On the server side, Web 2.0 uses many of the same technologies as Web 1.0. Languages such as PHP , Ruby , ColdFusion , Perl , Python , JSP and ASP are used by developers to dynamically output data using information from files and databases. What has begun to change in Web 2.0 is the way this data is formatted. In the early days of the Internet, there was little need for different websites to communicate with each other and share data. In the new "participatory web", however, sharing data between sites has become an essential capability. To share its data with other sites, a web site must be able to generate output in machine-readable formats such as XML , RSS , and JSON . When a site's data is available in one of these formats, another website can use it to integrate a portion of that site's functionality into itself, linking the two together. When this design pattern is implemented, it ultimately leads to data that is both easier to find and more thoroughly categorized, a hallmark of the philosophy behind the Web 2.0 movement.
Web 2.0 vs. Web 1.0 1995 vs 2005, are we thinking different?
These days, if you have a hammer, everything looks like Hammer 2.0. The hype around Web 2.0 inspired this naming convention, and I've now seen CRM 2.0, Health 2.0, Marketing 2.0, Government 2.0 and Enterprise 2.0. Web 2.0 is the second-generation of web companies, the rebirth after the dot-com crash. What is, and what is not, Web 2.0 is subject to debate, but here's a quick comparison to Web 1.0: Collaborative Closed Dynamic Static Active Passive Democratic Authoritarian Two-way One-way Web 2.0 Web 1.0
While Tim Berners-Lee always intended for the World Wide Web to be a two-way communication medium for reading and writing, most early sites were for one-way communication, with a company describing itself in brochureware. Web 2.0 sites build interaction and community and shared content. Too often Web 1.0 was authoritarian and top-down-"this is the way it is". Web 2.0 is democratic and bottom-up. Instead of the New York Times 1.0 site telling you what the important stories of the day were, Digg.com and Buzz.Yahoo.com shows the stories users have voted the most important. Web 1.0 sites were simply to be read passively. Web 2.0 sites invite participation: voting content up or down, rating it, commenting on it, submitting new posts. By 2000, Amazon.com was letting you review books, but these days you can participate in many more ways: create lists of products (top 10 lists, lists of classics by certain authors, etc.), write product guides and edit wiki articles (Amapedia). In 2000, Amazon was using its sites to sell products it stocked; in the Web 2.0 world, Amazon now lets you list and sell your own new and used books and products through their site as well.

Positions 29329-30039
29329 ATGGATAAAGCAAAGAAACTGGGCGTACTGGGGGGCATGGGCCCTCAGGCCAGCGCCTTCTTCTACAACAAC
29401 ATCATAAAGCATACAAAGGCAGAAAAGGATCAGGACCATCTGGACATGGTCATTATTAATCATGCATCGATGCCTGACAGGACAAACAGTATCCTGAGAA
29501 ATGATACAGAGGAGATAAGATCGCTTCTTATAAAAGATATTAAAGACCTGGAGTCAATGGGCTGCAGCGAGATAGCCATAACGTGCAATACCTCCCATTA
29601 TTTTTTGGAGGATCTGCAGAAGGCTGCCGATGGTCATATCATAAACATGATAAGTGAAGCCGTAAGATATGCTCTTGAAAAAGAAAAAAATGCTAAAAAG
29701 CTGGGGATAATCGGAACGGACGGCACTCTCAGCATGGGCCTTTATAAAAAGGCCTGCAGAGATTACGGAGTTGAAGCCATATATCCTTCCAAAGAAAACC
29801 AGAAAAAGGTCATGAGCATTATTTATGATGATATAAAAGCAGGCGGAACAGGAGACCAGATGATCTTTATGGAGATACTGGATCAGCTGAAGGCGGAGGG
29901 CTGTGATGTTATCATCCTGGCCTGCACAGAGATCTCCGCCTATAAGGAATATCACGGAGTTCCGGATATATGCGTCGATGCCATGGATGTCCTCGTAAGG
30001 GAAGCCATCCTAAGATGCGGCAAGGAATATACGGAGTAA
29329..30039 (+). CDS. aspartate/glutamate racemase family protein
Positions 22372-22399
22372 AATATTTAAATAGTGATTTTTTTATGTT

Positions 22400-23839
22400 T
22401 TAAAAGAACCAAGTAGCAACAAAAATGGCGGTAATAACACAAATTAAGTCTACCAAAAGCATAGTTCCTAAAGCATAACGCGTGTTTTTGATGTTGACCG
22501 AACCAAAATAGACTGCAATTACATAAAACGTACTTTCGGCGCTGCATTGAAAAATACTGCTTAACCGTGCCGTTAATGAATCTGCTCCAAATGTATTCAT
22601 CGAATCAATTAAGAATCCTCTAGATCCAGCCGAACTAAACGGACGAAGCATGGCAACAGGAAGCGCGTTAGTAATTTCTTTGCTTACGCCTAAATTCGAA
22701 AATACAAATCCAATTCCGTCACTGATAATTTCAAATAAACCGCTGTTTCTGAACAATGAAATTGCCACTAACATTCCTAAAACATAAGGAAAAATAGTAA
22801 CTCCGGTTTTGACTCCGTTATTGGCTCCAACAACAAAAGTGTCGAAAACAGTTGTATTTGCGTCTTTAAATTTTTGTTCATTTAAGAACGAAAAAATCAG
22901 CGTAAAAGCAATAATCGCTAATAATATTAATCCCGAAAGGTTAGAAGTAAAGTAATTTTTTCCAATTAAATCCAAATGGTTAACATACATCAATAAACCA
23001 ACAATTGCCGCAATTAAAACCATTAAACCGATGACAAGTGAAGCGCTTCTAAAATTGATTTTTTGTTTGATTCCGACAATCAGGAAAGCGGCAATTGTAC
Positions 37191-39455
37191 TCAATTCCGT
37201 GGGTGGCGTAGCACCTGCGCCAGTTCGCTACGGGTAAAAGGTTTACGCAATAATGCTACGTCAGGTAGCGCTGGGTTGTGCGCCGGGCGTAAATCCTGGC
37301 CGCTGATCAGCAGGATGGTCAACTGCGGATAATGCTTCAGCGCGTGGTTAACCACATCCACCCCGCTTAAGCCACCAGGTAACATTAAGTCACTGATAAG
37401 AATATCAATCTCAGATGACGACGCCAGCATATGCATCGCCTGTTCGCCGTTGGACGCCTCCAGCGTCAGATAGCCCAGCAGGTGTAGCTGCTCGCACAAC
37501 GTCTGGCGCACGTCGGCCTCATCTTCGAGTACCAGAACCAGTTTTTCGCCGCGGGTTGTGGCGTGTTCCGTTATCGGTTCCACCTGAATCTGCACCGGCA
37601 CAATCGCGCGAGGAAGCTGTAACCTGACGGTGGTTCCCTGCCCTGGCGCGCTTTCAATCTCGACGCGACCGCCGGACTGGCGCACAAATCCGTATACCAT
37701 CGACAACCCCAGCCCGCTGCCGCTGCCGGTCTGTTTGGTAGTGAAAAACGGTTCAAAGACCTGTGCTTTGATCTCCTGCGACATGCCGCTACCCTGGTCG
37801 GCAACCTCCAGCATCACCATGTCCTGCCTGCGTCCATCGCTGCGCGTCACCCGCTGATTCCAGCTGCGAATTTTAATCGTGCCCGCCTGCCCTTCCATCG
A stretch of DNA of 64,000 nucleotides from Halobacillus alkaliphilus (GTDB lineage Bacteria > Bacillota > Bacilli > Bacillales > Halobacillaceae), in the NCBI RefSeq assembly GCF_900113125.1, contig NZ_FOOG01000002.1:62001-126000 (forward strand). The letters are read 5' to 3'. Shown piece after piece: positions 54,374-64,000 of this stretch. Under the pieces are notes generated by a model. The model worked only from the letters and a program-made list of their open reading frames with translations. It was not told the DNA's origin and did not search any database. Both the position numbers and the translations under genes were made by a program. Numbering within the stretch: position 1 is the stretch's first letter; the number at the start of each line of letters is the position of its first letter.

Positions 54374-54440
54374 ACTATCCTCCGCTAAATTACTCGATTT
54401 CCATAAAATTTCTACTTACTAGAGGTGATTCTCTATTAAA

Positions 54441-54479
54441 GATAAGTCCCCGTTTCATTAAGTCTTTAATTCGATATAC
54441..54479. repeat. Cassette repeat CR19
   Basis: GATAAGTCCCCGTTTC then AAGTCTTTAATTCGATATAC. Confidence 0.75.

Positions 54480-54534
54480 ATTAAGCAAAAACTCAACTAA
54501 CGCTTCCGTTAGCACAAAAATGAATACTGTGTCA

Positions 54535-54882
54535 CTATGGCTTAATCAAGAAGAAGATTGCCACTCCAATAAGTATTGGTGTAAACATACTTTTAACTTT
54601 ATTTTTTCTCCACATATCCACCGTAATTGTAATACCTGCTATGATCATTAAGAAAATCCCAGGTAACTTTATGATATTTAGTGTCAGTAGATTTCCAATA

Web 1.0 sites were static and rarely changed (except for news sites), where Web 2.0 sites are dynamic and change hourly or more often, reflecting all of those user contributions. Web 1.0 sites were closed, but Web 2.0 sites are collaborative. Where CNN.com quickly became the leading Web 1.0 news web site, CNN.com now has a sister site, iReport.com, where videos are submitted by users. CNN then mines this content and fact-checks some videos for inclusion on CNN.com. So that's a quick overview of Web 2.0. What does it mean for marketing? Join Brian Koma, myself and Sid Banerjee (CEO and founder of Clarabridge ) next Wednesday for an AMA webinar, "Marketing in a Web 2.0 World", where we talk about the Seven Wonders of the Web 2.0 World and give examples of harnessing Web 2.0 for continuous feedback and innovation.